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Dr. Ryan Lewis

Assistant Professor

Department of Engineering Physics

Expertise:
Self-assembly of semiconductor nanostructures, molecular beam epitaxy, III-V semiconductors, III-V on Si, optoelectronic materials and devices
Areas of Specialization:
Research Clusters:

Overview

Currently Accepting Graduate Students

Research interests:

Our research explores the synthesis of novel semiconductor nanostructures and materials, and the development of next-generation optoelectronic devices and (bio)sensors based on these structures. Semiconductor nanostructures offer many advantages over conventional device structures based on planar heterostructures (planar layers grown on a bulk substrate). For example, while planar heterostructures are generally restricted to material combinations with similar lattice constants, the small size and mechanical flexibility of nanostructures allows for highly lattice-mismatched heterostructures to be realized, presenting the opportunity to fabricate heterostructures with previously prohibited materials combinations and strain states. This opens the door to a wide range of device applications and presents a promising route for integrating III-V materials (the basis for optoelectronic devices) on silicon (the basis for microelectronics and Si photonics).

A primary focus of our research is the self-assembly of nanostructures by molecular beam epitaxy (MBE) and metalorganic chemical vapor deposition (MOCVD). These are the primary deposition techniques used in research and industry to fabricate ultrapure single-crystal semiconductor layers, especially for optoelectronic devices. We seek to understand and then engineer surface, strain and size/quantum effects which are inherent to nanostructures, in order to realize novel heterostructures and devices with new properties and functionalities.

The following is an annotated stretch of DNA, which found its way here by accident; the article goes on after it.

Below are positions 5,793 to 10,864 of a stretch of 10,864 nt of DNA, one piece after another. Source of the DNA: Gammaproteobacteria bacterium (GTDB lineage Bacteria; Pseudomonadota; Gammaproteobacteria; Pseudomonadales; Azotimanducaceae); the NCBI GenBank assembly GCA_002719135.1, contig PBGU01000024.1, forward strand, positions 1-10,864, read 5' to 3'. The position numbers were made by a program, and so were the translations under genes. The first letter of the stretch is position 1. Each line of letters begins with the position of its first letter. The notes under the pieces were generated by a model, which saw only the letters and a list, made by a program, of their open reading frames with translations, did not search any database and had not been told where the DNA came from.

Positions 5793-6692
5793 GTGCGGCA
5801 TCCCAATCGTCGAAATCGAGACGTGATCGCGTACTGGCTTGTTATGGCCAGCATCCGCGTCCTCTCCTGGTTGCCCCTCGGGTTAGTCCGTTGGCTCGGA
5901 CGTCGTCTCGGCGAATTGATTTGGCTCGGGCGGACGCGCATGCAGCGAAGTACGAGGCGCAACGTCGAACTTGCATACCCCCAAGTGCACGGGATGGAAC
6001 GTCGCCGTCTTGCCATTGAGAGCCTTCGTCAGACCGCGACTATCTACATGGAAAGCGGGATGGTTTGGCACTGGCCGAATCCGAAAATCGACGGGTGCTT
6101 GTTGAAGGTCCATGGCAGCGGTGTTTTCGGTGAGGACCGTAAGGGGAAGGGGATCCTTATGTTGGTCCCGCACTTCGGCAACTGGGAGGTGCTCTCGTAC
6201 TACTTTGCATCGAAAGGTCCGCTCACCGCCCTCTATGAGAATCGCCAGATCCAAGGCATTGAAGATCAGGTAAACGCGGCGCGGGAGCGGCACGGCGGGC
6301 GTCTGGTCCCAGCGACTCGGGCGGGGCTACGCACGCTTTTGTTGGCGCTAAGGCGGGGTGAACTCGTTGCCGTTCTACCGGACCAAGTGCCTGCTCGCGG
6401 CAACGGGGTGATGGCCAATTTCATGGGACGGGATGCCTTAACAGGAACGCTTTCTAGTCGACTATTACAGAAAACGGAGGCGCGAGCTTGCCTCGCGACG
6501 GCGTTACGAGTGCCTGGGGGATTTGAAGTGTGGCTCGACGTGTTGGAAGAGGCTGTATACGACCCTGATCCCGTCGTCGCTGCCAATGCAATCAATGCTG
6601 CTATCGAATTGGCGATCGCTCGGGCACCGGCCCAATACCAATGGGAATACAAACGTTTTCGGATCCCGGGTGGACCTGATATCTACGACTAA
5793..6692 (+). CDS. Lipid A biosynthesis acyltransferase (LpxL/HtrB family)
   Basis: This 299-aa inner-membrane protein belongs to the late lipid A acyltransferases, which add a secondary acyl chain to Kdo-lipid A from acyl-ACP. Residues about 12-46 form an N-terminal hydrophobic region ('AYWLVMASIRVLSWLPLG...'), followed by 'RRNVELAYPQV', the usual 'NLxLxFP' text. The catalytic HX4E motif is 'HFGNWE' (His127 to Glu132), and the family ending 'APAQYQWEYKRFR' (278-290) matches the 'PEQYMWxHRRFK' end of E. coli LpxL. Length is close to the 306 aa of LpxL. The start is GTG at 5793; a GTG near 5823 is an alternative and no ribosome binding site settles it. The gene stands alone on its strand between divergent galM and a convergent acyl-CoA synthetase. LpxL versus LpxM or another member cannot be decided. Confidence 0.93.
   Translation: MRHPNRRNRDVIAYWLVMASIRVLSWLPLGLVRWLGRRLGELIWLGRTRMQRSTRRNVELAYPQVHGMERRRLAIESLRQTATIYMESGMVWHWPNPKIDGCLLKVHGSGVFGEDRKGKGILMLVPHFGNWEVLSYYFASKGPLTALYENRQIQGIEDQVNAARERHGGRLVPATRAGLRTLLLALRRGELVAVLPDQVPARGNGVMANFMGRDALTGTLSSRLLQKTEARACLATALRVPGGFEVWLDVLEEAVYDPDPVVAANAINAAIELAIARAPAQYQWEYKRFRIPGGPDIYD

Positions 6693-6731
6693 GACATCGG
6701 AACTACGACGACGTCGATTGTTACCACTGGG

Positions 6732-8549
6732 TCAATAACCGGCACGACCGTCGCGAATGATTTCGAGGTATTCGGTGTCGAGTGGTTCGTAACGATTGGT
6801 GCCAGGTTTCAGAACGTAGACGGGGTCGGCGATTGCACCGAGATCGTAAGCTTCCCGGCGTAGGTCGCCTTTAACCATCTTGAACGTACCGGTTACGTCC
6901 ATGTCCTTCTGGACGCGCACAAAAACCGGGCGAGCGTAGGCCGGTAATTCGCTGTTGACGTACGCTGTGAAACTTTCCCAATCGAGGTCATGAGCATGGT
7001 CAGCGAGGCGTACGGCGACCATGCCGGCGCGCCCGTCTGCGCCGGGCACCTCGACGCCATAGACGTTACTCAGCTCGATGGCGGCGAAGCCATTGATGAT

We are interested in:

  • III-V nanowires and quantum dots
  • Optoelectronic devices (light emitters and detectors) integrated with Si technology/photonics
  • Biosensors
  • Controlling nanostructure self-assembly using surface-energy-modifying surfactants
  • Exploring new phases and strain states of matter
  • Realizing heterostructures with dissimilar materials
  • Quantum materials and phenomena
  • Integrating III-V nanostructures on 2D materials

 

 

Biography

Dr. Ryan Lewis obtained his B.Sc. (Physics) from Dalhousie University, and his M.A.Sc. (Engineering Physics) and Ph.D. (Physics) from the University of British Columbia. From 2014–2018 he was a postdoc and Alexander von Humboldt guest scientist at the Paul Drude Institute for Solid-State Electronics in Berlin, Germany. Since the fall of 2018 Dr. Lewis has been an Assistant Professor of Engineering Physics at McMaster University.

Publications

Recent

Selected recent publications:

P. Corfdir, O. Marquardt, R. B. Lewis, C. Sinito, M. Ramsteiner, A. Trampert, U. Jahn, L. Geelhaar, O. Brandt and V. M. Fomin, “Excitonic Aharonov–Bohm Oscillations in Core–Shell Nanowires,” Advanced Materials 31,1805645 (2019).

R.B. Lewis, P. Corfdir, H. Küpers, T. Flissikowski, O. Brandt and L. Geelhaar, “Nanowires bending over backward from strain partitioning in asymmetric core–shell heterostructures,” Nano letters 18, 2343-2350 (2018).

R.B. Lewis, P. Corfdir, H. Li, J. Herranz, C. Pfüller, O. Brandt and L. Geelhaar, “Quantum dot self-assembly driven by a surfactant-induced morphological instability,” Physical Review Letters 119, 086101 (2017).

R.B. Lewis, P. Corfdir, J. Herranz, H. Küpers, U. Jahn, O. Brandt and L. Geelhaar, “Self-assembly of InAs nanostructures on the sidewalls of GaAs nanowires directed by a Bi surfactant,” Nano Letters 17, 4255−4260 (2017).

R.B. Lewis, L. Nicolai, H. Küpers, M. Ramsteiner, A. Trampert and L. Geelhaar, “Anomalous strain relaxation in core–shell nanowire heterostructures via simultaneous coherent and incoherent growth,” Nano letters 17, 136-142 (2017).

Please refer to Google Scholar for an up-to-date list of all publications:

Google Scholar